How to financially protect yourself when Covid cancels your wedding

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Julia Grimes
Published: 04 Nov 2020 Updated: 05 Nov 2020

The past few months has seen upheaval in every aspect of our lives, and aside from the fears over job security, disappointment over cancelled holidays and the stresses of home schooling, there will be many, many couples who have had to cancel their wedding. While some may have been able to take advantage of loosened restrictions in recent weeks and had a small ceremony, from Thursday, all marriages in England are to be cancelled under the new lockdown. This is obviously extremely disappointing, but could also have a wider financial impact on co-habiting couples. Gary Smith, chartered financial planner at Tilney, explains how you can protect yourself.

“It is extremely common these days for couples to co-habit before getting married, and many couples may find themselves living unwed with their partner for much longer than they had anticipated, given the extraordinary circumstances we find ourselves in. Some may have chosen to move in at the start of lockdown to avoid being apart, and some will have expected to be husband and wife by now.

“It’s a common misconception that people living together are protected by ‘common law’ if they separate and need to untangle their belongings and finances. But this isn’t the case. You don’t have automatic rights and you can end up in a really desperate situation. So while discussing legal documents is a real passion killer, particularly ones designed to protect you when a relationship ends, increasing numbers of people are drawing up cohabitation agreements. It’s a legally binding agreement that gives a couple who live together certain rights so that they can make a financial claim in the event of separation or death. Essentially, it’s the mechanics behind the division of assets.

“Most cohabitants don’t realise that they don’t have the same rights as people who are married. You do not have any automatic rights to claim anything. This means that if you moved into a property owned by your partner (i.e. the property is in their name), you could be paying part of a mortgage but you don’t have any rights to the property if you split up or if your partner died. A cohabitation agreement can help provide certainty and take away much of the stress faced at what would be an already difficult time.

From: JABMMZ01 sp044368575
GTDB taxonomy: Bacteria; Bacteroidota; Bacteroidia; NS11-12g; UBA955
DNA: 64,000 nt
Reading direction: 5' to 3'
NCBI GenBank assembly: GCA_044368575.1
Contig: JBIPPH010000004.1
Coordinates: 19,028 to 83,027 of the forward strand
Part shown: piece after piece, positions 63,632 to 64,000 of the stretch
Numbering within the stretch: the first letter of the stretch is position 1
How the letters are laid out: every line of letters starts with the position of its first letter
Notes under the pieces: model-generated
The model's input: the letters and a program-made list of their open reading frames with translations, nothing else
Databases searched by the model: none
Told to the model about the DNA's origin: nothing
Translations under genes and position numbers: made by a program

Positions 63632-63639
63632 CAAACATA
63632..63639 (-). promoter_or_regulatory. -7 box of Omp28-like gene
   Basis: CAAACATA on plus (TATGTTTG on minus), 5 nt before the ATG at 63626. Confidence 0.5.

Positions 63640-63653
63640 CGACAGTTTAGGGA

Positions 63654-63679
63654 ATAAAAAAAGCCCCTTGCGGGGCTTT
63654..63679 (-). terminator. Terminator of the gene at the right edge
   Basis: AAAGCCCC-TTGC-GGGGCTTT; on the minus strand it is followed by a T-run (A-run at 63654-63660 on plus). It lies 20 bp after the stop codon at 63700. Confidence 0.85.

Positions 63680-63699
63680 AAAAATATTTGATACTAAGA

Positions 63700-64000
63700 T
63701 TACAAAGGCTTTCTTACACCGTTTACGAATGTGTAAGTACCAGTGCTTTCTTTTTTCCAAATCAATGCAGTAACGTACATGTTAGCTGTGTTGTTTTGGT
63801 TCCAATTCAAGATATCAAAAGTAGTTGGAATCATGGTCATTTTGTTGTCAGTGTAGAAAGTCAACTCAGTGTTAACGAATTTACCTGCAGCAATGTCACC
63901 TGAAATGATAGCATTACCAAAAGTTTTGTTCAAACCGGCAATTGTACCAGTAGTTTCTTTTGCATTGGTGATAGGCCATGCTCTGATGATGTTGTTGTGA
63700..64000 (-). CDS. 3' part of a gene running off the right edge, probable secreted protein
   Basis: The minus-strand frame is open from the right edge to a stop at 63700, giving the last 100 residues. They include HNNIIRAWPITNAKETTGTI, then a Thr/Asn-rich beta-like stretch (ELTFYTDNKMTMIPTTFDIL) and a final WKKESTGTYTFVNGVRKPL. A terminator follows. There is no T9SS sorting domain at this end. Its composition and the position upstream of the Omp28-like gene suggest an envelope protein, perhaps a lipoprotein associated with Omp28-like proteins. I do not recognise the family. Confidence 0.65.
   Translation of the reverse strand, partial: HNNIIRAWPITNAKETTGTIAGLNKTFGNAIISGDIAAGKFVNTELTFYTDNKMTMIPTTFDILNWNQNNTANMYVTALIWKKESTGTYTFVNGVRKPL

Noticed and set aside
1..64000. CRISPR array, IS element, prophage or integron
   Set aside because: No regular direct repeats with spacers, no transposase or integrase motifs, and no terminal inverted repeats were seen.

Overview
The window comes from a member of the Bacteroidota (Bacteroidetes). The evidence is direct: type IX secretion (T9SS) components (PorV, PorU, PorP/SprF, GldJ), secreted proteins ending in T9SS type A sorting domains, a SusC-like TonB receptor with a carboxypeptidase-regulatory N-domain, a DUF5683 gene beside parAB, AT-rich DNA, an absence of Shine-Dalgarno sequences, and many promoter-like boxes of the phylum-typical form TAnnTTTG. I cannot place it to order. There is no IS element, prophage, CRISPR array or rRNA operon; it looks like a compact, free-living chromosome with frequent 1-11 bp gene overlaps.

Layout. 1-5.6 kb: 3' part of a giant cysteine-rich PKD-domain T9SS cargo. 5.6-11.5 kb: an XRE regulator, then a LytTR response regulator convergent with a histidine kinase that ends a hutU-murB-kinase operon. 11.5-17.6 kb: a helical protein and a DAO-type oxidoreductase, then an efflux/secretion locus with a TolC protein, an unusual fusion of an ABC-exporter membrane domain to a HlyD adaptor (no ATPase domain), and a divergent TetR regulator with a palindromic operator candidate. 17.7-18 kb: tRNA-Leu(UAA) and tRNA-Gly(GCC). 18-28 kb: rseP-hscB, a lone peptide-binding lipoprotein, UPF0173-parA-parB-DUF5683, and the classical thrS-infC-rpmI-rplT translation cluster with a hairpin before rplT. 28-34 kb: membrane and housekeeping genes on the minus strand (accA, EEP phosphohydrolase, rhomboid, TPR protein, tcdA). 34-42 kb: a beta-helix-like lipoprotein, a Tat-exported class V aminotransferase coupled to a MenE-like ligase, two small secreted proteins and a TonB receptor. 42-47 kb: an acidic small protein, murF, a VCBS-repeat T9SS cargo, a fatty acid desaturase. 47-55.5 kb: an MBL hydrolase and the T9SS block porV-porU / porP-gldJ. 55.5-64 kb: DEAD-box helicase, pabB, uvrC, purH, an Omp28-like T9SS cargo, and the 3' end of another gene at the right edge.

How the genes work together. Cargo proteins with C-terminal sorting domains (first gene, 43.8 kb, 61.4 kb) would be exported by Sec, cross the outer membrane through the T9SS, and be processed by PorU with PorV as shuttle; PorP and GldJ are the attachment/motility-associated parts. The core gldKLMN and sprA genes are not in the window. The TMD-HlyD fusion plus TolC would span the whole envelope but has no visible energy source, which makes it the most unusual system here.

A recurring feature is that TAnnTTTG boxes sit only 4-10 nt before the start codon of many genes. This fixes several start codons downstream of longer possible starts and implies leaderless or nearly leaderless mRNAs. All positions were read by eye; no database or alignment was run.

“It also helps provide clarity in the event of a separation. With a cohabitation agreement in place, all assets, including a house, are dealt with as per the agreement. Without one, if there is a house involved which is in joint names, it would most likely be sold and the sale proceeds would be split equally. This is fine if you both paid an equal amount towards the property. However it gets complicated if different amounts were paid. For example, one person might have contributed £50,000 towards the deposit and the other person £25,000. With an agreement in place, you can make sure that you get back what you are entitled to rather than just an equal, and perhaps unfair, split.

“For couples who have been together for some time, it would be worth putting in place powers of attorney, especially if bills such as council tax, or utilities are in one name only. This will enable such bills to be paid and financial decisions made if one partner is incapacitated. And finally, putting a will in place is extremely important for couples who are not married as the rules of intestacy would be used without one.

“As always, it is very important to get solid financial and legal advice before entering into any legally-binding agreement.”


This release was previously published on Tilney Smith & Williamson prior to the launch of Evelyn Partners.